This simple improvement can have varying effects on the application depending on how many Gems you require. Before you actually jump into this I would definitely recommend having a full unit-test suite. Anytime you're refactoring code or changing how dependencies are loaded you want to be sure you aren't messing things up.
The examples from this post were performed on a Rails 3.1.3 application running on Ruby 1.9.3 on a Mac OSX PowerBook. The Gemfile contained about 65 gems in development mode.
The first step to any performance improvement endeavor is to benchmark. It's also important that you perform this step more than once - this gives you a more consistent reading as the first run can often be inflated above the average run-time.
(master) % time bundle exec rake environment bundle exec rake environment 29.09s user 2.44s system 61% cpu 51.570 total (master) % time bundle exec rake environment bundle exec rake environment 28.02s user 1.77s system 98% cpu 30.184 total (master) % time bundle exec rake environment bundle exec rake environment 28.24s user 1.84s system 98% cpu 30.632 total
Now let's take a look at your application.rb and measure how much time we're spending loading gems.
# application.rb require 'benchmark' Benchmark.bm do |x| x.report do if defined?(Bundler) Bundler.require(*Rails.groups(:assets => %w(development test))) end end end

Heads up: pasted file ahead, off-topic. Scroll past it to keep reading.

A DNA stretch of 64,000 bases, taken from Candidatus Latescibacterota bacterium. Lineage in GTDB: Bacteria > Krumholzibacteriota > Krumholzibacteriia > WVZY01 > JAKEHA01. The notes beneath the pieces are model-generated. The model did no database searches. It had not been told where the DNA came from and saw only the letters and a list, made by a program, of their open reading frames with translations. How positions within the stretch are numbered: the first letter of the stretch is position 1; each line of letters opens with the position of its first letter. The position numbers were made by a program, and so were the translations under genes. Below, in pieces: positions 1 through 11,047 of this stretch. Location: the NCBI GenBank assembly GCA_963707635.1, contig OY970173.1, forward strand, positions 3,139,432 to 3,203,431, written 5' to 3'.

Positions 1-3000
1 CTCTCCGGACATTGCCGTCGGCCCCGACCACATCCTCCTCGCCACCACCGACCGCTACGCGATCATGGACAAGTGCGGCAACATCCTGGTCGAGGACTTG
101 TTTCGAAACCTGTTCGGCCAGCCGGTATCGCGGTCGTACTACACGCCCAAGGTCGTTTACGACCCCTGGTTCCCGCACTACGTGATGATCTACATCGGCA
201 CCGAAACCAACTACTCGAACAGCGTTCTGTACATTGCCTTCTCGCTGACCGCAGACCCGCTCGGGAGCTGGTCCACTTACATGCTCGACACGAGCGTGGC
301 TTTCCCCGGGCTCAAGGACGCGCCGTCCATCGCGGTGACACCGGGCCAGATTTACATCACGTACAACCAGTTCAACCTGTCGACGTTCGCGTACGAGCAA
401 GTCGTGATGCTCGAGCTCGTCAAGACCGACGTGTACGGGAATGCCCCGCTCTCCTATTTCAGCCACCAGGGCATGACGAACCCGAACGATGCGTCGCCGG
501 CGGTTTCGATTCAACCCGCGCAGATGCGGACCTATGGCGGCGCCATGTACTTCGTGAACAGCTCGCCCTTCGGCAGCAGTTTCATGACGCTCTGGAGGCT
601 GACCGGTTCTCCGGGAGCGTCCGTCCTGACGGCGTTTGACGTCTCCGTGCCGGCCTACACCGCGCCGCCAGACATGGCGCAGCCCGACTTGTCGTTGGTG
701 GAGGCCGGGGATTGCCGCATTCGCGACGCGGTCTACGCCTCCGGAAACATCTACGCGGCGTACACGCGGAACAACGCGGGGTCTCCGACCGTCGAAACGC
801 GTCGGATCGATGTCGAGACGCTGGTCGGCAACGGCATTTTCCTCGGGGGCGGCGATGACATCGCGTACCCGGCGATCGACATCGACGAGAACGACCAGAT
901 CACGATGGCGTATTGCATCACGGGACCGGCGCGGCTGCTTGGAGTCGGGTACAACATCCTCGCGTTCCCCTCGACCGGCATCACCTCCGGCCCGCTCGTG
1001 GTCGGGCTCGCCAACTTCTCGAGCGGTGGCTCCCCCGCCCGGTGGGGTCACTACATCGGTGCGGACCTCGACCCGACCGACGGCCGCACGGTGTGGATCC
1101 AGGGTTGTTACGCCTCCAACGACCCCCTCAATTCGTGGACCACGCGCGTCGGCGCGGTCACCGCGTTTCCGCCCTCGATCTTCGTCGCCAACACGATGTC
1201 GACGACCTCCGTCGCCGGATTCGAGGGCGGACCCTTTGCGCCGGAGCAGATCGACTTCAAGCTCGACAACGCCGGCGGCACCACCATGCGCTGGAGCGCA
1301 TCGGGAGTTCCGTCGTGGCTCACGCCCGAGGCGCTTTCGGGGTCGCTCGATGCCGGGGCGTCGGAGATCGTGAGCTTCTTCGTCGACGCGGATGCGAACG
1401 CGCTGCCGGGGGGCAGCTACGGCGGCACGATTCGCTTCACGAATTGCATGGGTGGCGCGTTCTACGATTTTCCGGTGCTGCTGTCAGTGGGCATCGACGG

When we run this benchmark we get an interesting result:
(master) % time bundle exec rake environment user system total real 10.910000 0.900000 11.810000 ( 11.969414) bundle exec rake environment 27.99s user 1.76s system 98% cpu 30.199 total (master) % time bundle exec rake environment user system total real 10.770000 0.900000 11.670000 ( 11.721163) bundle exec rake environment 27.71s user 1.78s system 99% cpu 29.721 total
We're spending about 1/3 of our time in this
Bundler.require statement. The
reason for this is that Bundler is loading and executing every gem in your
Gemfile, and with 65 gems that's a hefty portion of time spent executing code.
We can confirm this by benchmarking the two parts of
Bundler::Runtime#require. I'm going to leave out
the details, but require is the offender here, and that makes sense. Bundler
isn't really doing anything fancy, but it is responsible for executing all those
gems you've collected in your Gemfile.
Here's a simple way to improve that.
cd `bundle list flickr_fu` find . | xargs grep Railtie
# Gemfile gem 'flickr_fu', require: false
# lib/flickr_decorator.rb require 'flickr_fu' module FlickrDecorator ... end
You probably won't notice a difference form a few measly gems, but once you're done with the entire process you'll be looking at a significant time improvement. In this particular application I was able to shave 10s off each application boot. There's an added benefit that you now know exactly which files are using which gems. This makes it easier to test these files in isolation and measure the impact/use of a gem. Enjoy!